On July 15, 2020, the Greater Baltimore Committee (GBC) hosted the Newsmaker Speaker Series: The State of Hospitality and Tourism.
Top industry experts discussed the challenges experienced due to the coronavirus pandemic, re-opening of venues, and what steps need to be taken to return Baltimore to its position as a top tourist destination and to provide recovery assistance to attractions, restaurants and hotels.
Al Hutchinson, President & CEO of Visit Baltimore; Jim Kinney, Managing Partner of The Capital Grille; John Racanelli, President & CEO of the National Aquarium; and Juan Webster, General Manager of Sagamore Pendry Baltimore participated in the conversation, which was moderated by GBC President & CEO Donald C. Fry.
In his opening statements, Fry said, “Perhaps no industry has been hit harder than the hospitality and tourism industry that relies heavily on travel and social gatherings.”
The panelists started the conversation by noting the impact the pandemic had on their operations and the unfortunate reality of layoffs or furloughs. They also mentioned that they had several new expenses due to complying with safety measures and “following the science,” as Racanelli said. However, they agreed that the situation had forced them to have an all-hands-on-deck mentality and stretch their creativity.
“The pandemic has really decimated the travel and tourism industry here in Baltimore City as well as across the country. This pandemic is about 10 times worse than what 9/11 was. …This has been devastating,” said Hutchinson. “We will get through this and on the other side of the pandemic, we’re going to be stronger and better for it.”
Racanelli said he appreciated hearing that his fellow panelists were experiencing similar situations and noted that aquariums and zoos face a set of unique challenges. “Our operating expenses remain very high while closed because we have to take care of the animals,” Racanelli said.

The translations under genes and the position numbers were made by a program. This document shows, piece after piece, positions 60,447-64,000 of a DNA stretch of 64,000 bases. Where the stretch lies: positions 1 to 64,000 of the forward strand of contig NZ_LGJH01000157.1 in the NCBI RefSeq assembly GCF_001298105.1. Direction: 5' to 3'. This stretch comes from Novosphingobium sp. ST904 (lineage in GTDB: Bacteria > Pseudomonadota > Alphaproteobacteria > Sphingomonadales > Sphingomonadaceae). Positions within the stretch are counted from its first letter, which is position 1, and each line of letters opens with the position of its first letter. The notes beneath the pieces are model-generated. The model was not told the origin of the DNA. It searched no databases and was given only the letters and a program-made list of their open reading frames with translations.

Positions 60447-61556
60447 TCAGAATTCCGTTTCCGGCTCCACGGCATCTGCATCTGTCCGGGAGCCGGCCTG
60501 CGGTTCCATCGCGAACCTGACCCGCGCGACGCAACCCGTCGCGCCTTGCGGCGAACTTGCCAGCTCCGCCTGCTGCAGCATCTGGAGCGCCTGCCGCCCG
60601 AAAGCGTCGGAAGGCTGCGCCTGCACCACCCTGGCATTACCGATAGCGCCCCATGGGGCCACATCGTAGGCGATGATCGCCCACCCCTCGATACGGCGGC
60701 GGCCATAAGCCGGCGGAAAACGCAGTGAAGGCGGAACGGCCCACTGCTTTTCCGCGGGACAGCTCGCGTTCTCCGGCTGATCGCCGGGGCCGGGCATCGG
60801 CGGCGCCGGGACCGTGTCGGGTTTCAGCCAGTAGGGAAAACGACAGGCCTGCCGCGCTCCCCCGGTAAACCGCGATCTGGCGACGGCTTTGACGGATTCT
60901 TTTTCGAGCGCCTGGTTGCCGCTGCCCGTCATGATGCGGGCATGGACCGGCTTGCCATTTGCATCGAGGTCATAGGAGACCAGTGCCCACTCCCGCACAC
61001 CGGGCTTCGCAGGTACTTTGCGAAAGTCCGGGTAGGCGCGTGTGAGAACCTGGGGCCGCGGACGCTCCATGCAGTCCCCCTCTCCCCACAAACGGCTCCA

Kinney said it’s critical that everyone in the industry supports each other. “Everything the other panelists do trickles down to the restaurant industry. So we’re thankful for them, too.”
Several of the speakers said they were pivoting their attentions and efforts to attracting more regional travelers, as opposed to those who would normally fly in from other locations.
“We can maximize by going more local and regional in our outreach” and go after travelers who can come to Baltimore from Philadelphia, New Jersey and New York, Hutchinson said. “We encourage people to come see us, visit our attractions, visit our restaurants and stay at our hotels.”
Webster added, “Since we re-opened our doors, the vast majority of our guests have been attributed to the local market. We have to be flexible, adaptable. Now more than ever, it’s so important to listen to our guests. Our goal is to still find a way to consistently deliver a great product and a great experience.”
Kinney said he’s seeing a “tremendous amount of people from the New Jersey and Philadelphia corridor. They feel comfortable here and we need to embrace that.”
When asked about lessons learned during the pandemic, Racanelli said, “Safety, service and no silos. We’re all doing our part to take care of people and make sure you’re following the science.”
Kinney added, “I’ve learned how much care you have to show every day. …Take pride in the work and the guest experience and realize what a gift it is that people are giving their trust to us in these trying times.”
“Our team has been encouraged to come closer together,” Webster said. “COVID-19 doesn’t discriminate. When we get through this, there’s going to be a special group of people who come out on top.”
As for the future of tourism in the region, Webster suggested continuing to ask “What can you do?” and explore how creative you can be. “We appreciate everyone out there who supports the local hospitality industry. Letting people know we’re here is critical.”
Hutchinson asked, “How can we continue to create the right story during this time period?” He said Visit Baltimore intends to promote the entire Baltimore region — not just the city. “We have to get out of our silo approach, be more nimble, more creative.”
Racanelli added that he is “cautious but optimistic about the rest of the year. The road to recovery will be a long one. We’ve been a significant part of the tourism fabric of this city for 40 years. I’m confident that we’re going to continue to be for the next 40 and we’ll get through this difficult time together.”
In thanking the panelists and reiterating how important the success of Baltimore’s tourism and hospitality industry is to the region, Fry urged attendees to “patronize our restaurants, hotels and attractions in the months ahead.”
Register for future Newsmaker Speaker Series events and other GBC activities here.
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